The work in this area is continuing, but we judge that we can start this rebalancing by reducing the size of our heavy armoured forces. We therefore intend to establish a new light brigade, reducing the number of armoured brigades from three to two. This will be achieved by re-roling 4 Armoured Brigade in Germany as a mechanised brigade, and 19 Mechanised Brigade in Catterick as a light brigade. We will announce further plans for future Army force structures next year.
We want to be able to project more air power from both land and sea, offering enhanced capabilities across the range of air operations. Storm Shadow missiles will provide a long-range precision-strike capability, and the increasing availability of "smart" bombs, such as Paveway IV, will ensure a higher degree of accuracy in our offensive capability than ever before. Around 85 per cent. of RAF munitions used in Iraq in 2003 were precision-guided, compared with only 25 per cent. in Kosovo as recently as 1999. Additionally, Typhoon and the joint strike fighter will offer much greater flexibility and balance in the air component of the future, reducing the need for single-role fast jets. Multi-role capability will also allow us to deploy fewer aircraft than previously thought necessary. We are therefore considering what those developments mean for the number of combat aircraft that we require.
The rapid deployment of land and air combat power is, of course, dependent on having a sufficient strategic lift capability. The core of the airlift capability will continue to centre on the C130 fleet, and the A400M when it replaces older C130s from 2011. We are considering the options for retaining a small force of C-17s after A400M enters service, to carry the largest air deployable items. We now also have a fleet of six roll-on/roll-off vessels that proved their worth in moving our forces to the Gulf and are crucial in achieving a rapid build-up for medium-scale operations.
When military action is required, it will be most effective when it comes in the form of partnerships, alliances and coalitions. For the United Kingdom, the key organisations through which we act will be NATO and the European Union.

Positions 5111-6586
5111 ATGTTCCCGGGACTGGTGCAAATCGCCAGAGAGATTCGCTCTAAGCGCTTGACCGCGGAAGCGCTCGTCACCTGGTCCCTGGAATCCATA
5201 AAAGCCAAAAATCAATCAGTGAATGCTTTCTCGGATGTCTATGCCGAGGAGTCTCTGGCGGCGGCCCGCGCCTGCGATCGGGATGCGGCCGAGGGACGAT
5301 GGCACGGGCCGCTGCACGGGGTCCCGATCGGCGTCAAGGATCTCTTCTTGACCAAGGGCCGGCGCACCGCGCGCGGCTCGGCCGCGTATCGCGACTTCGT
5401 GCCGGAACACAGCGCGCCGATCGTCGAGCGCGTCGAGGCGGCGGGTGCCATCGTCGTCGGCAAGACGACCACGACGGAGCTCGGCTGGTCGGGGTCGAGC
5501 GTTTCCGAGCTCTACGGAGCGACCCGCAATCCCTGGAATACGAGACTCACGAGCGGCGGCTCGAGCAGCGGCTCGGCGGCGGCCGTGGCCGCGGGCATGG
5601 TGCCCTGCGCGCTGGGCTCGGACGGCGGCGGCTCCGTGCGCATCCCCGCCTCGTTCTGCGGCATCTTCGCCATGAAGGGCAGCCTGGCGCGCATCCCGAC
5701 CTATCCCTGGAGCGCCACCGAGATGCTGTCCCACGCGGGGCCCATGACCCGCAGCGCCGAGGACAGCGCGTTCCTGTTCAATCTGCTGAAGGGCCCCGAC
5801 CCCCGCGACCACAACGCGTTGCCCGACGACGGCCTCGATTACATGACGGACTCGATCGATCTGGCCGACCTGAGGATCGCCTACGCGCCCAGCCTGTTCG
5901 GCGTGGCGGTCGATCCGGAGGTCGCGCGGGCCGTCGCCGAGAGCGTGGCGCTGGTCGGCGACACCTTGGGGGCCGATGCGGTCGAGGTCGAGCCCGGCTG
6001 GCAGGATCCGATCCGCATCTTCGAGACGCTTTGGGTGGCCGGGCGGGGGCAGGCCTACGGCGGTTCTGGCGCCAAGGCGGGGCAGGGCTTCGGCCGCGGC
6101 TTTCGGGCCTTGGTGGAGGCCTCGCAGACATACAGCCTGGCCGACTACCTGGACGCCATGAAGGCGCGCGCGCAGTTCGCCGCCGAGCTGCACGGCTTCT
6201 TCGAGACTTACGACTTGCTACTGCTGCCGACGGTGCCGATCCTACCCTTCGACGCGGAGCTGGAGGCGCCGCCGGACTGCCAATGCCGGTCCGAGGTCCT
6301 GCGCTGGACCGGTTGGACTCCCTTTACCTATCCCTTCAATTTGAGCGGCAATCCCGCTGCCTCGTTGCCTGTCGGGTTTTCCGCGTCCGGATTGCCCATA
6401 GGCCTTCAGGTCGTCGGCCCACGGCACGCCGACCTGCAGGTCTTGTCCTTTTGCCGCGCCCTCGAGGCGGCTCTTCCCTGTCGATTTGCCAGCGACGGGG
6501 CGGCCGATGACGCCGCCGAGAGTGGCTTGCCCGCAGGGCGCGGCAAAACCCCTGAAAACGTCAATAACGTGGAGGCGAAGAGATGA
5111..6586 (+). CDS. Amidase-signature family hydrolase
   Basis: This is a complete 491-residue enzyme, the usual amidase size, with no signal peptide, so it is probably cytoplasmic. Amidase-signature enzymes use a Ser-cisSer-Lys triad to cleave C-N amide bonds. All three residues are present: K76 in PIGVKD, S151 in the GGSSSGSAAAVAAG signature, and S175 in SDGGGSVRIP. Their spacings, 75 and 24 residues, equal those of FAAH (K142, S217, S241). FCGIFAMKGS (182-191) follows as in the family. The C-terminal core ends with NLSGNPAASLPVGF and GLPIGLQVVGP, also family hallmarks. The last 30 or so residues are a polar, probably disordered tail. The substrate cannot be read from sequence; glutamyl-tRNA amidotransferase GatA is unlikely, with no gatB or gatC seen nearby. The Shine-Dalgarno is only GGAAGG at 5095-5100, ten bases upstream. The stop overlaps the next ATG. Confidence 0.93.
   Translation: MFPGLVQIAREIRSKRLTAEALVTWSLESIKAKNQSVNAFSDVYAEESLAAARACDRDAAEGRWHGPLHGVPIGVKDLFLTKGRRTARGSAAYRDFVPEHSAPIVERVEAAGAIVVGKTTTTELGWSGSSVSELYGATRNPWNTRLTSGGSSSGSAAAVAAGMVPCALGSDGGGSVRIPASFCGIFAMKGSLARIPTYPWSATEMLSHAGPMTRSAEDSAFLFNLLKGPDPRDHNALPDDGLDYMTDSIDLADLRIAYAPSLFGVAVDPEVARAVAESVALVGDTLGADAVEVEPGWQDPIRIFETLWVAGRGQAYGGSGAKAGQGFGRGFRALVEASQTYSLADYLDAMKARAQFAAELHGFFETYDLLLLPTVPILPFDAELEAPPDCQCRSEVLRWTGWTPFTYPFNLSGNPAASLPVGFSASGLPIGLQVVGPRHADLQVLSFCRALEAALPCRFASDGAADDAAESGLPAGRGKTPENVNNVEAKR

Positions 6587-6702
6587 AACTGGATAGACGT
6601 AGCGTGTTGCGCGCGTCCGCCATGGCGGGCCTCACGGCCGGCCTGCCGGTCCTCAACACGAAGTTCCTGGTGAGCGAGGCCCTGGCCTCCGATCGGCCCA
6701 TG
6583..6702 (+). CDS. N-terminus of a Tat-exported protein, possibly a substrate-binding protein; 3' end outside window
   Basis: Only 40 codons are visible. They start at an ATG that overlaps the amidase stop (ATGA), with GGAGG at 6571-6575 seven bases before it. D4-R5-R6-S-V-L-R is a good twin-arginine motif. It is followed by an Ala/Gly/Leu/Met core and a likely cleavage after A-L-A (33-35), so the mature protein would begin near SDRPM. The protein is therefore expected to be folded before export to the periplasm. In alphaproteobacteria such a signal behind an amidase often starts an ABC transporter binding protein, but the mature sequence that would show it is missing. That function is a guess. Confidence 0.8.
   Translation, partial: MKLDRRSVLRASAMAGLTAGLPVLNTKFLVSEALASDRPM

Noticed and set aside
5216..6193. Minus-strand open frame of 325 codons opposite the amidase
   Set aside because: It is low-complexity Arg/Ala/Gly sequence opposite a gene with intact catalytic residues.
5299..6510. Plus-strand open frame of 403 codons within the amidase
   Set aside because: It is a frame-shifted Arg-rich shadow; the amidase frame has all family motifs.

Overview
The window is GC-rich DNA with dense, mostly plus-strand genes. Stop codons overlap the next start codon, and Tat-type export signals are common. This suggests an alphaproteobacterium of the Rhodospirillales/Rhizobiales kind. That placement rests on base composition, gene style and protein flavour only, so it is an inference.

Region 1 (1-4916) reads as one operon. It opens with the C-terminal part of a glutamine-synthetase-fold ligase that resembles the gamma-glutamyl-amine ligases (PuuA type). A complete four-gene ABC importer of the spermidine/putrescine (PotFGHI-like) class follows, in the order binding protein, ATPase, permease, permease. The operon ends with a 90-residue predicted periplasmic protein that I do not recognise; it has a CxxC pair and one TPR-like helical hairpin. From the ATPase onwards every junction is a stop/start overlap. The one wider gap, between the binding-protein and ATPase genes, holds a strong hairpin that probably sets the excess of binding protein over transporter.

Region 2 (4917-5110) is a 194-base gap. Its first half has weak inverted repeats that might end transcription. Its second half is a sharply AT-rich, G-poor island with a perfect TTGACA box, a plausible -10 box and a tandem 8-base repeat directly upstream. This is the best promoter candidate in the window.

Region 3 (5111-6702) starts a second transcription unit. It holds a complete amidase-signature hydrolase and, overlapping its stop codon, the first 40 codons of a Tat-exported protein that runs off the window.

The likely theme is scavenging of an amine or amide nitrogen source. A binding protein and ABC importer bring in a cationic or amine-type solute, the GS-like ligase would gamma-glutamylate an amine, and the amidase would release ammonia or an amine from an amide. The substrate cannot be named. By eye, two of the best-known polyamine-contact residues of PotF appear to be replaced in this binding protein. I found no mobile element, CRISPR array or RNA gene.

NATO remains the basis for the collective defence of its members, and continues to play a vital role in crisis management. It is the transatlantic organisation through which the US engages with its allies in planning and conducting military operations. The European Union's European security and defence policy is complementary and provides a means to act where
The security and stability of Europe and the maintenance of the transatlantic relationship are fundamental to our defence. More widely, our security and national prosperity depend on global stability, freedom and economic development. Our armed forces will continue to act as a force for good in the international community. We know that, ultimately, security cannot be delivered by military might alone. It is a matter of changing attitudes and bringing security to those regions where there is a risk of instability. That is a challenge for not only those of us in defence but all of us in Government. The White Paper should therefore be read in conjunction with the White Paper on UK international priorities that my right hon. Friend the Foreign Secretary published last week.
Everything that I have set out involves change. The White Paper, by dealing with the policy context, will ultimately determine the shape of our armed forces. Within that overall shape, we will need to develop the details of individual systems and structures. However, before we can do that, we need to be certain that we have the right procurement and development projects, which is why the Ministry of Defence is undertaking a significant examination of our capabilities and overheads. This is not a new defence review, nor does it need to be, but it is a final check on our planning, to ensure that we have the right capabilities that are needed for the challenges ahead and that we are spending our finite funds in the most effective way. I shall make further announcements on the results of that work next year.
This is a changing world, and we must adapt if our armed forces are to stay ahead of potential adversaries. We must exploit new and emerging technologies and be prepared to make tough decisions to ensure that our armed forces are able to carry out the difficult tasks that we ask of them. It is only through the process of continuous change and improvement that we can ensure that our armed forces are equipped and structured to meet the challenges of the future.